New dark tourism sites open all over the world

For those who are unfamiliar with the term, “dark tourism” refers to visiting sites associated with grief, tragedy, or death. While some people may debate the ethics of visiting these types of sites, they often provide educational, enlightening, and even life-changing experiences for those who do. When I was in Munich, Germany, I took a day trip to see Dachau Concentration Camp (shown right) and learned a lot about the site and the Holocaust in general that I had not known before. While it wasn’t an easy experience, I did see the value of visiting such a site for the awareness factor as well as to stop these past tragedies from happening again.

Although dark tourism first gained prominence between the 18th and 19th centuries, the interest in these types of sites is still growing. Here are some new dark tourism sites open all over the world, as well as some that have garnered an integral status throughout the years.



Napoleonland, which will be created to honor military leader and politician Napoleon Bonaparte, is expected to be completed by 2017. It will be a theme park that will include shops, museums, hotels, and restaurants. While this may sound fun, the site of the attraction will reside on the very spot where Napoleon’s troops fought and defeated the Austrian army about 200 years ago. A water show resembling the Battle of Trafalgar, a ski run containing the frozen bodies of dead soldiers, a re-creation of Louis XVI literally losing his head on the guillotine, and other war-related and morbid interactive exhibits will all be featured.Singapore Bomb Shelter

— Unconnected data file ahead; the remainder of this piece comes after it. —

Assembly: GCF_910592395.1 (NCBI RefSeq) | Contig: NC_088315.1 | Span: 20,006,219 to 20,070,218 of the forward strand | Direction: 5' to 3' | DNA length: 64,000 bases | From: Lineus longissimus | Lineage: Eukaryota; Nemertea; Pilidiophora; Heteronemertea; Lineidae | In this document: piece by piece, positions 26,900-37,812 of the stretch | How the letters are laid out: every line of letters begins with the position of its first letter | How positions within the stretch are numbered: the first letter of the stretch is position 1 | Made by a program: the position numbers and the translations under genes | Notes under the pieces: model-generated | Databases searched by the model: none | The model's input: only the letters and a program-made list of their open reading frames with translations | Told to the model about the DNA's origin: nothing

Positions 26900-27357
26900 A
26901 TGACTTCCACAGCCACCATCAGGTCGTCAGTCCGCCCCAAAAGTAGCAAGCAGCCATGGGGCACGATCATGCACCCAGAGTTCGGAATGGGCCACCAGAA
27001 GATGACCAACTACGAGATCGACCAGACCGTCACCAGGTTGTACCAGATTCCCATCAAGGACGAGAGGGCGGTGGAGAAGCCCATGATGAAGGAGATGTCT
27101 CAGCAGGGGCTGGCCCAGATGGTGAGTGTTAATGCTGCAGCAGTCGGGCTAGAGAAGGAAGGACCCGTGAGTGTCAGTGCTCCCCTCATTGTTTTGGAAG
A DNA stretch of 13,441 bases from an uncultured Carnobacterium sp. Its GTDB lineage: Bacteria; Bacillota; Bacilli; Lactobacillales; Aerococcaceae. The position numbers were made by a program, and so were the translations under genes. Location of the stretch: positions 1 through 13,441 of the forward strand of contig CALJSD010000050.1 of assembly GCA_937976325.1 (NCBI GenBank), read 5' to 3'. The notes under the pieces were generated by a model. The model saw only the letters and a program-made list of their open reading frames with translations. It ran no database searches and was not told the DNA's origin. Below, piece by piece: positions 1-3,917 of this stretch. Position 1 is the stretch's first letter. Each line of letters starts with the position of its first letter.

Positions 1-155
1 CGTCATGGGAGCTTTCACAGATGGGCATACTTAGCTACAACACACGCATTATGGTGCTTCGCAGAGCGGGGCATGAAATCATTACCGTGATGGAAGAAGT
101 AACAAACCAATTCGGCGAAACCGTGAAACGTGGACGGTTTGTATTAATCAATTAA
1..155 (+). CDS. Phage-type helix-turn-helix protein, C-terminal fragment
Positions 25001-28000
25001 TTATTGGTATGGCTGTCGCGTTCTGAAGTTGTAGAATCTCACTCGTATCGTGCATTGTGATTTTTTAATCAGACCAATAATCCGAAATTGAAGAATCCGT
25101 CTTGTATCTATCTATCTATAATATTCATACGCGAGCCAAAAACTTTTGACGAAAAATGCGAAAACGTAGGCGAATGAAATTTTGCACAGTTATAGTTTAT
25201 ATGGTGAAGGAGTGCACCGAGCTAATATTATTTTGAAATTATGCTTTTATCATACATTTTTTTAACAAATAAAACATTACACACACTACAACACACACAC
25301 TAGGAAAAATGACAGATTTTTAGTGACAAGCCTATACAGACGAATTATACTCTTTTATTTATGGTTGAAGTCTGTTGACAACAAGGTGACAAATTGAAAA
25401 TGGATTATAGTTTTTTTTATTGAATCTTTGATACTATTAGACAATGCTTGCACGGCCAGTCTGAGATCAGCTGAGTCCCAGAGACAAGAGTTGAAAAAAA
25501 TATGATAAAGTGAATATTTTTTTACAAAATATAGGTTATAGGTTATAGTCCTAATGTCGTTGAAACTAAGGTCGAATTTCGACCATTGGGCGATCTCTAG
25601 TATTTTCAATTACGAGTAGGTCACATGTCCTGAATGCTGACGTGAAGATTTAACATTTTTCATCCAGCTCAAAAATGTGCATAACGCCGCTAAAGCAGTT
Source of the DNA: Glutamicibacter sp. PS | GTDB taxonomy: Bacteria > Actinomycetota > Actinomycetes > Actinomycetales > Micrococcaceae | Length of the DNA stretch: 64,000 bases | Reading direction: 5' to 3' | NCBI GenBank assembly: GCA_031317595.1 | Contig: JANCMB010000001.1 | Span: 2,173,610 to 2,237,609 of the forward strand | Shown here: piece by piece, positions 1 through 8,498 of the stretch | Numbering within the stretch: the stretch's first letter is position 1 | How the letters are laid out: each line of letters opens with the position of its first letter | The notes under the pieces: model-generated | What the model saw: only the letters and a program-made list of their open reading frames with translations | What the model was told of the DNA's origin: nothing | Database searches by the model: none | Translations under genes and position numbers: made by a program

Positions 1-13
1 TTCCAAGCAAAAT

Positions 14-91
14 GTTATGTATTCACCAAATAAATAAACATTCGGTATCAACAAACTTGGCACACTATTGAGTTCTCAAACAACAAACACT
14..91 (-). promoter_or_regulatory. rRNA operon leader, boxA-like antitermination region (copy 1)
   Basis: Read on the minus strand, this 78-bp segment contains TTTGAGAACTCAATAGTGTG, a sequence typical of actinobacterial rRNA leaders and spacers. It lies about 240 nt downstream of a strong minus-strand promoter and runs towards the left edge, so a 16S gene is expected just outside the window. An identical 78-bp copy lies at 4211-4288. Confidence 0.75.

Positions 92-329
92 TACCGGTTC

The Singapore Bomb Shelter, believed to be the last of island-country’s bomb shelters, opened at the end of 2011 to visitors. To help commemorate the 70th anniversary of the Battle of Singapore as well as raise awareness about Singapore’s war history, the National Heritage Board is leading tours of the shelter. During WWII air raids, this 1,500 square meter space was used as protection for about 100 people. Until now it has been hidden from the public, and for the most part is still in its original condition.

National September 11 Memorial and Museum
New York

As a reminder of the worst terrorist attack ever to hit United States’ soil, the National September 11 Memorial and Museum opened to the public in September, 2011. The memorial and museum resides at the site of the former World Trade Center in Lower Manhattan and honors the nearly 3,000 people who lost their lives on that tragic day in 2001. The memorial section contains two acre-sized reflecting pools that sit where the Twin Towers once stood, as well as the biggest man-made waterfall on the continent. Moreover, bronze panels list the names of all those who lost their lives in the 1993 and 2001 World Trade Center attacks. While the museum section is not open yet, it will include exhibitions such as a look at the events leading up to the disaster, portraits of those who lost their lives, the architectural history of the buildings, and more.